But it took more than 10 years -- and amazingly enough, never managed to get away from the performance and compatibility problems it has always had (ask any Java mobile application developer). For example Android, the mobile platform used by Google, uses Java to write programs; however, it doesn't use the Java Virtual Machine but the speedy Dalvik virtual machine (the Java source code is compiled into Java bytecode, and then translated into Dalvik bytecode to run on Android).
XMLHttpRequest() to their Internet Explorer -- with Mozilla and Safari following shortly afterwards.
XMLHttpRequest() together. Google Maps really looked like magic, with its ability to endlessly drag with the mouse a neverending map. Since then, the AJAX "technology" has evolved immensely, and countless companies today are developing using AJAX.
Programming has fully shifted online
So, here we are. It's 2008. You decide to start a company that writes software. What are you going to write?
I wouldn't want to be the person in charge of turning the development of stand alone, mono-platform applications exciting. Would you?
A brief history of Flash
Macromedia, a company which created a development tool to create CDROMs, saw the rise of the Internet (and the decline of the CDROM market) and did something amazingly smart: created a "Flash player" which could be embedded into internet browsers. (Note: this is a simplification. Macromedia actually bought a company that made the player. But that's again a different story). Flash was somehow comparable to Java: its player was a program able to execute bytecode. There was a major difference: it was immensely easier to create Flash applications, compared to Java. Java was hardcore programming, whereas creating a Flash program was more like creating a movie. While Java-rich web sites (thankfully) never really happened, web designers started creating entire sites which required the Flash plugin in order to do anything. Amazingly enough today, in 2008, there are still some (highly criticised) sites which are basically Flash applications. However, luckily Flash's penetration remained very shallow. Adobe eventually bought Macromedia, and tried to capitalise on the sheer number of people who had Flash installed in their browsers. They tried to "open" the Flash format, (very) theoretically allowing anybody to develop a Flash plugin, and released Flex. I was there in Boston, at Adobe's headquarters, when they presented Flex to the press. One thing was clear: their goal was to penetrate the market of desktop applications. They really, really wanted people to write desktop applications in Flex. The advantage was that the same apps could then run on any platform with a Flash player (they were quick to point out that GNU/Linux was one of them), as well as within the browser. Flex also had amazing internet features and articles.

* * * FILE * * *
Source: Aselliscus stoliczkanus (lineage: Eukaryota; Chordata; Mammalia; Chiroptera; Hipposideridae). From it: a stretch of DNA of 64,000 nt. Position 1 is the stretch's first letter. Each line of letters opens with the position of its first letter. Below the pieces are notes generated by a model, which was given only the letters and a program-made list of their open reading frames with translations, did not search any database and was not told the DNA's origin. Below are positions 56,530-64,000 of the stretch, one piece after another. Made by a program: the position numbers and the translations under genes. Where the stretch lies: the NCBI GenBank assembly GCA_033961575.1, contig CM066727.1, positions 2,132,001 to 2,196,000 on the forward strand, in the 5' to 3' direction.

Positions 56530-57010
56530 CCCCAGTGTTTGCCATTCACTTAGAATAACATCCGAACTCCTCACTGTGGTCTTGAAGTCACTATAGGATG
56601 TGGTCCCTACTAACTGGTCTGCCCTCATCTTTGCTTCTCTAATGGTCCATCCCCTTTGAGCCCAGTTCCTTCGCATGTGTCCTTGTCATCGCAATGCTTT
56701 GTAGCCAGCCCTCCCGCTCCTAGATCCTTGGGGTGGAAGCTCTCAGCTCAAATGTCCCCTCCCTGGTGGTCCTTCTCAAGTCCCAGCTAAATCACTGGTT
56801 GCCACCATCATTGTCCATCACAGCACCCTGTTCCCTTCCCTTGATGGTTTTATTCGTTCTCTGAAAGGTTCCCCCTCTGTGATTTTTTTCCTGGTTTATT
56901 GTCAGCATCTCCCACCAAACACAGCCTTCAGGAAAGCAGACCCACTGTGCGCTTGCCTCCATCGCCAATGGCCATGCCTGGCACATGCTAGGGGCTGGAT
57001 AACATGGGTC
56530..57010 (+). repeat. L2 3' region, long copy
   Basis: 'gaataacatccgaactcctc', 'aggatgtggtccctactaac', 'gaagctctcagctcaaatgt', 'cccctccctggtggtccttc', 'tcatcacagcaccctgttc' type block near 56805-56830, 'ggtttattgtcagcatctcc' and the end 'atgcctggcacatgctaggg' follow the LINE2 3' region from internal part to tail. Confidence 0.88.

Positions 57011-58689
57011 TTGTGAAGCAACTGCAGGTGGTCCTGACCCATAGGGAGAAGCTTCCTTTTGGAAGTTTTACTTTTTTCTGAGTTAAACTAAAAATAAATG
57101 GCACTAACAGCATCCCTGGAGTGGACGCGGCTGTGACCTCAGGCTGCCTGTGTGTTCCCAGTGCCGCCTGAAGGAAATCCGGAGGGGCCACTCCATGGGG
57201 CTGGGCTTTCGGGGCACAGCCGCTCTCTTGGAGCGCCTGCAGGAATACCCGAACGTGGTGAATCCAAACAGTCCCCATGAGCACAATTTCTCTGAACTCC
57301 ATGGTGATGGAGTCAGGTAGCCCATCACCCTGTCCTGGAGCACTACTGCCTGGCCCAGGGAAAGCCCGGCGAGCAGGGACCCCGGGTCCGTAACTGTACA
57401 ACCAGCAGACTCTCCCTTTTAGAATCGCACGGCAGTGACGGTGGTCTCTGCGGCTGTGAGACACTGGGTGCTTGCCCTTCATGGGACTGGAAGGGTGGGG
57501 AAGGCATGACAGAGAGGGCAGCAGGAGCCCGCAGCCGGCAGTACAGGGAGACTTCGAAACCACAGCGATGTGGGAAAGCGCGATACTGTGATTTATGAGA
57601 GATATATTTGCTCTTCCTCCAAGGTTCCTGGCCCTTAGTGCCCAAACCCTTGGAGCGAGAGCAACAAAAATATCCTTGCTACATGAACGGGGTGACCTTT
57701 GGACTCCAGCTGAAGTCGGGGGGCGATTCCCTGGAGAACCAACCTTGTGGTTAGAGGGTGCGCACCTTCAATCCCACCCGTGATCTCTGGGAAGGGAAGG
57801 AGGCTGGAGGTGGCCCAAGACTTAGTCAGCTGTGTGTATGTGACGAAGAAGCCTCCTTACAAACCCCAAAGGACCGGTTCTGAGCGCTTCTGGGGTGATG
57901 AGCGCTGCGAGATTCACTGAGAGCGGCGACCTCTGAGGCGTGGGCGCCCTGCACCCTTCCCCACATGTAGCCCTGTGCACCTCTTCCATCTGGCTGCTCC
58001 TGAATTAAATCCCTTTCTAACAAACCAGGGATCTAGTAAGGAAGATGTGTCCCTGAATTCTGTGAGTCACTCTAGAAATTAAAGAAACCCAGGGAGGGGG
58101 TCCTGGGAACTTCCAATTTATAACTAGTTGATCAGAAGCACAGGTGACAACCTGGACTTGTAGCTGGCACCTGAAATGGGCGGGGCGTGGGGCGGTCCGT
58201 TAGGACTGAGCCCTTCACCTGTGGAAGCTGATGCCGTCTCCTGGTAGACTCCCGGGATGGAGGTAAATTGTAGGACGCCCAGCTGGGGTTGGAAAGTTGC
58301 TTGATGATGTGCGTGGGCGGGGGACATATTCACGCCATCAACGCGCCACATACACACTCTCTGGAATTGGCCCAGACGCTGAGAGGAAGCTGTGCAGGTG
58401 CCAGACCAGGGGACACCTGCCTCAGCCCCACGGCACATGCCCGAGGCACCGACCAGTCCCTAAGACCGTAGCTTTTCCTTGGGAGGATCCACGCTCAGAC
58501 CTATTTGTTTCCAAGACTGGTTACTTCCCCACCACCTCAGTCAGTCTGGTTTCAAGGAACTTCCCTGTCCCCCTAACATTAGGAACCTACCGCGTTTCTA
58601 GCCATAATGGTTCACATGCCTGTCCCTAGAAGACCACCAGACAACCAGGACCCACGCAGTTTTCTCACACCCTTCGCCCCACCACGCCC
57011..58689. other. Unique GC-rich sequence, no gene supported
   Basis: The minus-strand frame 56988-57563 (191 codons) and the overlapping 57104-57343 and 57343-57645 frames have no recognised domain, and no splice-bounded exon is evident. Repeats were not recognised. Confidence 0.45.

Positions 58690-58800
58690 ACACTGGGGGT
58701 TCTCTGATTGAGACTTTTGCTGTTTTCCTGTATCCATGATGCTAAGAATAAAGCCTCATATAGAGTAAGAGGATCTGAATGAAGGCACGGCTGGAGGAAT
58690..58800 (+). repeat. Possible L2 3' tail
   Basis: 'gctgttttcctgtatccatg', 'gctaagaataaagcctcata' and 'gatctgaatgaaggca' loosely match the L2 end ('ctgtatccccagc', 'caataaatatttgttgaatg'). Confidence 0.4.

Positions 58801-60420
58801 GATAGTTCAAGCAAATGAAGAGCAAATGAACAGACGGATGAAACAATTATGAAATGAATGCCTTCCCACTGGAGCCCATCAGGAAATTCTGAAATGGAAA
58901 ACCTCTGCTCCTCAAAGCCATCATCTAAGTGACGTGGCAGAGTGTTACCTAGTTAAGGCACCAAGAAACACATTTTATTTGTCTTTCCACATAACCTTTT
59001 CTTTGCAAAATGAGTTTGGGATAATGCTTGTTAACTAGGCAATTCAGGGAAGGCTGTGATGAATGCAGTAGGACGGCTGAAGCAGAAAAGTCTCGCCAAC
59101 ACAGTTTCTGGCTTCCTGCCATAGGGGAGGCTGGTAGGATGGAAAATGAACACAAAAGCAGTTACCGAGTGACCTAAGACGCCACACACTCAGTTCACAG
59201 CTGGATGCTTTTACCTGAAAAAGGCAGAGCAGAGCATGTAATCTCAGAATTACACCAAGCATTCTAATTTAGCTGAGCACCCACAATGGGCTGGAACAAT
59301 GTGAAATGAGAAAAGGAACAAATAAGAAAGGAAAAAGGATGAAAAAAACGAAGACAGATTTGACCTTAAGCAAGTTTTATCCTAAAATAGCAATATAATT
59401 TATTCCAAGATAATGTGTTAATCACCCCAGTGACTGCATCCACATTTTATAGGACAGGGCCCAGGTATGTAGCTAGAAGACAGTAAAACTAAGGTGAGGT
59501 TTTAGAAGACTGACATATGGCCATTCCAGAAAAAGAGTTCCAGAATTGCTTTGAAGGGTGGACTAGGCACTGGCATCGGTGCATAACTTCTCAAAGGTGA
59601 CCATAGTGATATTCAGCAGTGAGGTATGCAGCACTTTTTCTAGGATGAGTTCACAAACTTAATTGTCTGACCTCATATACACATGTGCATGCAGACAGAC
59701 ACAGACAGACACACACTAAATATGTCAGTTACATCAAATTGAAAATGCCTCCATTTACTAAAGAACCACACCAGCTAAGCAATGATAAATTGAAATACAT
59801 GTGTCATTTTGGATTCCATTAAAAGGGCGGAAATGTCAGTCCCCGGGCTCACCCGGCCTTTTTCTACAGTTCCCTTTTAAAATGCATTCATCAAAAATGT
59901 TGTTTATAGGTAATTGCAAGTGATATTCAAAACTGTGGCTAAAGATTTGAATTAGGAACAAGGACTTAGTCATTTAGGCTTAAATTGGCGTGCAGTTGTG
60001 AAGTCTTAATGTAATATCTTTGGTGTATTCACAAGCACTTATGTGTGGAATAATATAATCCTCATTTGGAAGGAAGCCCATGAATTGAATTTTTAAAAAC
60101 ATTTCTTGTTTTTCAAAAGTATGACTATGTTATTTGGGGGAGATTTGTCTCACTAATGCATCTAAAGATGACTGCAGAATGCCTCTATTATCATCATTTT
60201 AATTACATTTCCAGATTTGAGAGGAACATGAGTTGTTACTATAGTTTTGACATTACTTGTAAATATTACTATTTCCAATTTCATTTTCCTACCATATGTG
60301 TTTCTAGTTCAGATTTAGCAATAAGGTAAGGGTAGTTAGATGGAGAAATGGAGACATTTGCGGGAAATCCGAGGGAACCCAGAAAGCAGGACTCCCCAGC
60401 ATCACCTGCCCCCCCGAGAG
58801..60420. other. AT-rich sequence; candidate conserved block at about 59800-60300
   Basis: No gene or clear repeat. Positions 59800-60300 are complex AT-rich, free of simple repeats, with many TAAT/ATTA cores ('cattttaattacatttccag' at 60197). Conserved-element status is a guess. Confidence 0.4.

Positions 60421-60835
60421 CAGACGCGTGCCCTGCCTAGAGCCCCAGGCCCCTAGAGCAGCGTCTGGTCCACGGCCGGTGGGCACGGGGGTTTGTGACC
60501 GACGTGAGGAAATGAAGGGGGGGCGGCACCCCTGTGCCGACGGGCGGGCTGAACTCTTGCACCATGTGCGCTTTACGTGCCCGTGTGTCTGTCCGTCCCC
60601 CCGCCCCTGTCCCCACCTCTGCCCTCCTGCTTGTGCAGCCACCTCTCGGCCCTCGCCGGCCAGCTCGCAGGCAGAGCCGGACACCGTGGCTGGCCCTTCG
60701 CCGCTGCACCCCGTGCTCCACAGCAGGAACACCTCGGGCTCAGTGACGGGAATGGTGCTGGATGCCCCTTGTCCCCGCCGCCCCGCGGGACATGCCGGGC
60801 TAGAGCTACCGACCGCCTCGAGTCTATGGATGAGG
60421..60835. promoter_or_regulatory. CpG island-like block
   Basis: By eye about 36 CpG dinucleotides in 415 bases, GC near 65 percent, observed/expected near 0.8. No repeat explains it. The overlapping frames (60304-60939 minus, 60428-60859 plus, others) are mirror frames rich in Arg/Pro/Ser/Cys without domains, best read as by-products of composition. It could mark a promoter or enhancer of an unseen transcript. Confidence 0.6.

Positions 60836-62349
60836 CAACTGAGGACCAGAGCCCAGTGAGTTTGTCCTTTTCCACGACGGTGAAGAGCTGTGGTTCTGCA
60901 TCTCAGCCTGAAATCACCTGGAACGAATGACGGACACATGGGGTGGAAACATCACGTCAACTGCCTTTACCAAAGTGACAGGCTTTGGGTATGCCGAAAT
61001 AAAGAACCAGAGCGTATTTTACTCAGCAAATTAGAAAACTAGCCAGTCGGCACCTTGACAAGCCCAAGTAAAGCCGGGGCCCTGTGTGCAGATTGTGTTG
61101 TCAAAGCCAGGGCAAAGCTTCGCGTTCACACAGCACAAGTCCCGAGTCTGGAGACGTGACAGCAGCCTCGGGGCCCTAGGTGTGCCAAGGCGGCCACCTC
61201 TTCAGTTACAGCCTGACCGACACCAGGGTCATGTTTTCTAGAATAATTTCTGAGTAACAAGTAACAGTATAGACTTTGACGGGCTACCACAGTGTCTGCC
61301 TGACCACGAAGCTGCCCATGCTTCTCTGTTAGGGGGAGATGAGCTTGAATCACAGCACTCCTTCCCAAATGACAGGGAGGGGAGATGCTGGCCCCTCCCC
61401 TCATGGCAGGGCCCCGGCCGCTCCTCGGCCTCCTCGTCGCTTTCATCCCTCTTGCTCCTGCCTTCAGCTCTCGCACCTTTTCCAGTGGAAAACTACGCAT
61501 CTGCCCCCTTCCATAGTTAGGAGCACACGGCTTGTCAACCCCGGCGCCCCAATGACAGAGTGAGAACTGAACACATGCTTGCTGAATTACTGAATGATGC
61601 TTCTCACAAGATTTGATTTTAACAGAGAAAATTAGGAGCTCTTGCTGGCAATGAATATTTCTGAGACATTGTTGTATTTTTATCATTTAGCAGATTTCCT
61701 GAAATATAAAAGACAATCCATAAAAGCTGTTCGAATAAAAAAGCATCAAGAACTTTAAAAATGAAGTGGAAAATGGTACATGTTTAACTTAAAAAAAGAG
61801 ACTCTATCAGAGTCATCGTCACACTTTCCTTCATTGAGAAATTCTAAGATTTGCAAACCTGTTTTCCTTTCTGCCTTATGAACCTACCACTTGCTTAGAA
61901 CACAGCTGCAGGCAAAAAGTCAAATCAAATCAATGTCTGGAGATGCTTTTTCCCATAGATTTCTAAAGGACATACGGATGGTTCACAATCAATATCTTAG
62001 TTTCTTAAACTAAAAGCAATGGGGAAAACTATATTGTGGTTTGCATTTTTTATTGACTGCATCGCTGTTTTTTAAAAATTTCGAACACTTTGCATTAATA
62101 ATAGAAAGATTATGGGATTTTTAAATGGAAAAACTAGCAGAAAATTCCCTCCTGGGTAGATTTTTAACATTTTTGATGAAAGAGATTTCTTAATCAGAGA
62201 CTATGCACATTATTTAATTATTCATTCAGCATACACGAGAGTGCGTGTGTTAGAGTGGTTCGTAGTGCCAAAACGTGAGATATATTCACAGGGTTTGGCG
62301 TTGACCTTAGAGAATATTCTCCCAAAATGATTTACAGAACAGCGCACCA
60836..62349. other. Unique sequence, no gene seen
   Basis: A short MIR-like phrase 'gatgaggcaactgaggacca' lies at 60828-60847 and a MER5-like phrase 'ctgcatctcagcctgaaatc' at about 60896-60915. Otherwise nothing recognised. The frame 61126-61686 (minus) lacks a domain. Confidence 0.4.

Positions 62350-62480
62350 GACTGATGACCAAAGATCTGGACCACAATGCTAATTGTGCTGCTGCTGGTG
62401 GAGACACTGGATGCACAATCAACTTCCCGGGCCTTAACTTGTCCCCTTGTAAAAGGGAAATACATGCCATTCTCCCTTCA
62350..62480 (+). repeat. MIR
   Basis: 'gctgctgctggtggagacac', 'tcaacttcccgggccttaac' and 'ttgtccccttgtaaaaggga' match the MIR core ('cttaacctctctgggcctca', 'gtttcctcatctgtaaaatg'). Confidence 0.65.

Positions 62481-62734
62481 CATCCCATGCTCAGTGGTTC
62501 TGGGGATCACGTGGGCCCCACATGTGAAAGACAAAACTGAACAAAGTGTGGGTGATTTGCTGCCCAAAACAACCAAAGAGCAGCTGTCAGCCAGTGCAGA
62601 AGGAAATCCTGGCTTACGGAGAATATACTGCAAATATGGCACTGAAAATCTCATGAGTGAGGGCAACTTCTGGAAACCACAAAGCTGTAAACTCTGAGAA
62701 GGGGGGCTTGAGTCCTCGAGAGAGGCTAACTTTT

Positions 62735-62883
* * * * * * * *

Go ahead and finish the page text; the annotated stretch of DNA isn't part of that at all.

Three years after Flex's release, in 2008, their market share never reached high levels. I have never seen a Flex desktop application in my life (although sometimes I wish I had, for example when I tried to run, unsuccessfully, a guitar course which Wine refused to run properly). Today, Flash is mainly used as a container for Video playback (think of Youtube), as well as some specialised web sites (see: gambling, stock exchanges, and so on).
I believe one of the reasons Flash/Flex never made it was because the computer world wasn't willing to create "another Microsoft". Flash and Flex were (and are) basically proprietary technologies which tie the developers to Adobe. A strong market share would certainly lead to disasters. It has happened once, and we all know that it might happen again, given the chance.
As a passing mention, I will point out that Microsoft's Silverlight is basically an attempt to replace Flash in people's browsers. It won't replace Flash and Flex: some people might end up having both Flash and Silverlight -- and will still use Flash 99.8% of the time (assuming that that 0.2% is when people browse Microsoft-related sites). Besides, even if Silverlight manages to replace Flash completely, we are still talking about a tiny market.